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32 Posts
Discussion Starter #1
OK, so here is the result of my first time detailing a car: my 1994 Tarus GL. Maybe I should say "restoring" as I doubt this car has seen this kind of attention in its 20 year life and probably has had no cleaning in the last decade. So looking for comments, ideas and help as I want to make things easier in the future. Questions are in bold Blue.

Sorry this is so long! I listed in detail my process in hopes others could/would steer me away from bad practices or make suggestions on alternate methods (easier, quicker, cheaper). I am looking to learn! I have a lot to learn and thus a lot of questions.

Used 18 products and only Armstrong tools!

First step was wash car with Dawn. Yeah, I know, bad idea, but with years of grime and a plan to correct the paint, maybe someone will cut me some slack? Did a good rinse - I used the end off of an old watering wand for a gentle rinse rather than buying a fire hose like end nozzle. Allowed car to dry.

I use to wipe down cars with a Chamois cloth, but see these are no longer used? What is wrong with using Chamois?

Next step was getting rid of years of tar build up on the rocker panel trim, lower doors and the painted strip inside of fenders. A's All Purpose Cleaner (APC) didn't work at all, found & used Stoner's Tarminator and it worked well. Got about 85% of the tar off with the first application (spray & wait 5-min). On the really thick places (the end tabs to the rocker panel trim behind the front wheels) the Tarminator loosed the tar enough I could scrap it off with a plastic paint scraper. Second application and brushing with a soft bristle tooth brush got me to 95% removed. Again APC did nothing on second or third pass. What gets that last bit of stubborn tar off without dissolving the clear coat?

Then in places I had to remove house paint. Yeah last owner of the car had been having a love affair with the garage door... APC didn't work, found that Goof Off or Acetone did the trick, but stopped using it in fear of removing the clear coat. Found that the Tarminator worked great - fast and easy. Since the Tarminators said it was safe for paint, I felt comfortable. Is this a good idea? Oh, I washed the Tarminator residual off with some APC, rinsed and dried.

Once all of the extraneous stuff was off the car I clayed the car. Used Mother's California Gold Clay kit which I was able to pick up under $20 locally. The Showtime stuff did a nice job of lubrication and the claying was smooth. In a few places found it took 10-20 passes with the claybar to remove stubborn spots. Some of the residual tar came off with concerted effort and the clay bar. The micro fiber towel did a nice job- I could really tell the difference between the clean paint (clayed) and the 'just washed' paint.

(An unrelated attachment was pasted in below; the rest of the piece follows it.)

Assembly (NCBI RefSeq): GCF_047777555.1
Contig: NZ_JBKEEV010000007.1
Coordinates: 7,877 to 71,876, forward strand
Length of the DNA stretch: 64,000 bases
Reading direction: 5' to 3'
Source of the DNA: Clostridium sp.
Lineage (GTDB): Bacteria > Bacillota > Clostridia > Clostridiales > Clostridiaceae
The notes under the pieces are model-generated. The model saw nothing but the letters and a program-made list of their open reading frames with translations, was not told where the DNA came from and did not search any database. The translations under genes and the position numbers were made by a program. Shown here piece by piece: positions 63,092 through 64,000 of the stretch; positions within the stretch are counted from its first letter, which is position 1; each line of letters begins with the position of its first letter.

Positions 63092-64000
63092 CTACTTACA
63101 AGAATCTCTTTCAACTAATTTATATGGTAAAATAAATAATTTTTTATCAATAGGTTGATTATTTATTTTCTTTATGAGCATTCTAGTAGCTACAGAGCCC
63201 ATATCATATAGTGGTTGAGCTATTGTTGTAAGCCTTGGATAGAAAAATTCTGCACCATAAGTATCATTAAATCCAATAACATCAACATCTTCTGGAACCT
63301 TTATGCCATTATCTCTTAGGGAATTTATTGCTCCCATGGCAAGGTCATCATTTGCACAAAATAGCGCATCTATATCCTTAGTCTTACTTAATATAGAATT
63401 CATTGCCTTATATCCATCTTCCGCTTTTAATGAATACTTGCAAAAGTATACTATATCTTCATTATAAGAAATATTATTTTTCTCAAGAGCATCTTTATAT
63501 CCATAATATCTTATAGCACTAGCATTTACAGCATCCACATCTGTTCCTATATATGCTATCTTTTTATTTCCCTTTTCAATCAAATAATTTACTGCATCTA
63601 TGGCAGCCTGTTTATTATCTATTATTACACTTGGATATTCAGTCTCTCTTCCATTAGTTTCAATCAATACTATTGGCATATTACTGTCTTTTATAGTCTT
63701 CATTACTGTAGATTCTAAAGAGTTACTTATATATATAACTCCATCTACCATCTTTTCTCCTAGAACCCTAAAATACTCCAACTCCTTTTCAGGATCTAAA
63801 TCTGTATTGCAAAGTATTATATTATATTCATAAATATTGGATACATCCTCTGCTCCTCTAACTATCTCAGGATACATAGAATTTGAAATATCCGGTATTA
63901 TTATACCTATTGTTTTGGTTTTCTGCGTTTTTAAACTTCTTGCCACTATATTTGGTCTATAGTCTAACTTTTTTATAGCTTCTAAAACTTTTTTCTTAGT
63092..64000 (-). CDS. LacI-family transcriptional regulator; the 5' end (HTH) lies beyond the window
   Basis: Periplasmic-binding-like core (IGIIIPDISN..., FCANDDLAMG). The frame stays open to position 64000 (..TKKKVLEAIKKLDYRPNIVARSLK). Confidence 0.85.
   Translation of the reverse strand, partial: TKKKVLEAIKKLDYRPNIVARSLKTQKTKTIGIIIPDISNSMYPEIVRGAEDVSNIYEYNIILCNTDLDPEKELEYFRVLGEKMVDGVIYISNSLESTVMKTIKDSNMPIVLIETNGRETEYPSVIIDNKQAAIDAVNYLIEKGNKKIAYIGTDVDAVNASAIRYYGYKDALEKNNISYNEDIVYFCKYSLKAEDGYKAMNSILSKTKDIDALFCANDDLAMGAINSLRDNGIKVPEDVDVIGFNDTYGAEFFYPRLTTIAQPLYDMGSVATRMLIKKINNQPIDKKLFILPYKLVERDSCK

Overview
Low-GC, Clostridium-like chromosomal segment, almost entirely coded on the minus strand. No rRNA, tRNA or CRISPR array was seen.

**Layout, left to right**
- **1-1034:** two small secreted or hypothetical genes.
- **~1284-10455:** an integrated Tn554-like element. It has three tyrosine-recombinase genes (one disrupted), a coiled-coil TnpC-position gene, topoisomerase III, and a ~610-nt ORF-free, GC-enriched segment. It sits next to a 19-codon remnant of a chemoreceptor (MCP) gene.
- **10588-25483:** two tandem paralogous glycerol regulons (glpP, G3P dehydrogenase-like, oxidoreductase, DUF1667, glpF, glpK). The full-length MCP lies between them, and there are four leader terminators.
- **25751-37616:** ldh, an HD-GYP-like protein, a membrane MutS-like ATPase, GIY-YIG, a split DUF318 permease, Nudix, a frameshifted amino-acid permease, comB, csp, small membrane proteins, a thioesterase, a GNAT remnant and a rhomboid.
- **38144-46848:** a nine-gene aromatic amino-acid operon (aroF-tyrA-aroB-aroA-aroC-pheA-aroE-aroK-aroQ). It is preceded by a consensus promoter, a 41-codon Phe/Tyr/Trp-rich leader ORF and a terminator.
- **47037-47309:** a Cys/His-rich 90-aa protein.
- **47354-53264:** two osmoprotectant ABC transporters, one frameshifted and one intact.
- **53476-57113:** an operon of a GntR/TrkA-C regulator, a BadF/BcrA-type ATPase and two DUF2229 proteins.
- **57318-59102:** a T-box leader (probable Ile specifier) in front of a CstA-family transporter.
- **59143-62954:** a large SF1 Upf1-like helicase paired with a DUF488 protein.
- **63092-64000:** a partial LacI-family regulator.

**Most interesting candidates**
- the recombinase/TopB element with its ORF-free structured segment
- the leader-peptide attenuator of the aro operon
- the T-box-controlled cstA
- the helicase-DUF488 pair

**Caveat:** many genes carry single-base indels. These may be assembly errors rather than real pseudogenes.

When is the clay bar "done?" I kept folding it over and kneading it. At some point it began to stick to my fingers after a good rubbing session. Also noticed that the clay stayed layered for a bit and took more kneading to smooth out. Sure the bar's color was changing, but that happened after each use. How many clay bars should one expect to use for the whole car when completely dirty?

Next on to "paint correction." Had some TW rubbing compound and suspected this could be a bit too harsh, but was doing hand polishing and had old neglected paint, figured I'd give it a try. Seemed to work well - was able to get the last bit of tar off, polished out surface scratches and gave the paint a better look. When the compound dried out before I had done enough "strokes" I just wetted it with a little Showtime. Rinsed the dried compound off with a soft sponge in water. Dried with a terry cloth towel.

This rubbing worked well on the factory finish. Prolly not the showroom finish of a master detailer or a machine system but vastly improved. After a while I was able to get surface scratches out, but not those into the paint. [Where finger nail binds in scratch or well into the paint (color).]

One problem however - when I got to the driver's door the compound scratched the heck out of the clear coat. Did not have this happen anywhere I had a factory finish. That door had been replaced with a used one (and painted). So what happened in the bodyshop -not enough clear coat was used or "soft" clear coat was employed? Something else? Also cleaning up the car revealed what an "interesting" blending job was done with the paint color - the other door and adjacent quarter panel looks like a Holstein cow - splotchy sections.